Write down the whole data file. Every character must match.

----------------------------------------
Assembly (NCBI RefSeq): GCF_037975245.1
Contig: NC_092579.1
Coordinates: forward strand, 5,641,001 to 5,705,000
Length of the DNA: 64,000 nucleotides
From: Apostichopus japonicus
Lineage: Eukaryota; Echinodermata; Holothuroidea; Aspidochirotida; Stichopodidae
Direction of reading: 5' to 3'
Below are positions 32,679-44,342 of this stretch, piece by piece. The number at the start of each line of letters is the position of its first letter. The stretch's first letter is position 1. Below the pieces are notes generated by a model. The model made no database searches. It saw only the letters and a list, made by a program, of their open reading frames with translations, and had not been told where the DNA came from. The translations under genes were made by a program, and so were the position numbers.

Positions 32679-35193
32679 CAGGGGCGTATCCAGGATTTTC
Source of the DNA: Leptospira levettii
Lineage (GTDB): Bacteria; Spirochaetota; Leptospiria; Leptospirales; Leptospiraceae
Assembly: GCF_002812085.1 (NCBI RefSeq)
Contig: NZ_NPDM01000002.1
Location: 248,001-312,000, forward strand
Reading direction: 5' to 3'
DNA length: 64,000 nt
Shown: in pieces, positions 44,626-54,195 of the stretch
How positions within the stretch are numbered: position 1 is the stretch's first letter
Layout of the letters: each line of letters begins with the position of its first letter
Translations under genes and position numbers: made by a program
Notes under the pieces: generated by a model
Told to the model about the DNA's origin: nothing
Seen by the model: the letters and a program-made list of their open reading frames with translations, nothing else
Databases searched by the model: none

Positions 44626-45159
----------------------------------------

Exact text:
Assembly (NCBI RefSeq): GCF_037975245.1
Contig: NC_092579.1
Coordinates: forward strand, 5,641,001 to 5,705,000
Length of the DNA: 64,000 nucleotides
From: Apostichopus japonicus
Lineage: Eukaryota; Echinodermata; Holothuroidea; Aspidochirotida; Stichopodidae
Direction of reading: 5' to 3'
Below are positions 32,679-44,342 of this stretch, piece by piece. The number at the start of each line of letters is the position of its first letter. The stretch's first letter is position 1. Below the pieces are notes generated by a model. The model made no database searches. It saw only the letters and a list, made by a program, of their open reading frames with translations, and had not been told where the DNA came from. The translations under genes were made by a program, and so were the position numbers.

Positions 32679-35193
32679 CAGGGGCGTATCCAGGATTTTC
Source of the DNA: Leptospira levettii
Lineage (GTDB): Bacteria; Spirochaetota; Leptospiria; Leptospirales; Leptospiraceae
Assembly: GCF_002812085.1 (NCBI RefSeq)
Contig: NZ_NPDM01000002.1
Location: 248,001-312,000, forward strand
Reading direction: 5' to 3'
DNA length: 64,000 nt
Shown: in pieces, positions 44,626-54,195 of the stretch
How positions within the stretch are numbered: position 1 is the stretch's first letter
Layout of the letters: each line of letters begins with the position of its first letter
Translations under genes and position numbers: made by a program
Notes under the pieces: generated by a model
Told to the model about the DNA's origin: nothing
Seen by the model: the letters and a program-made list of their open reading frames with translations, nothing else
Databases searched by the model: none

Positions 44626-45159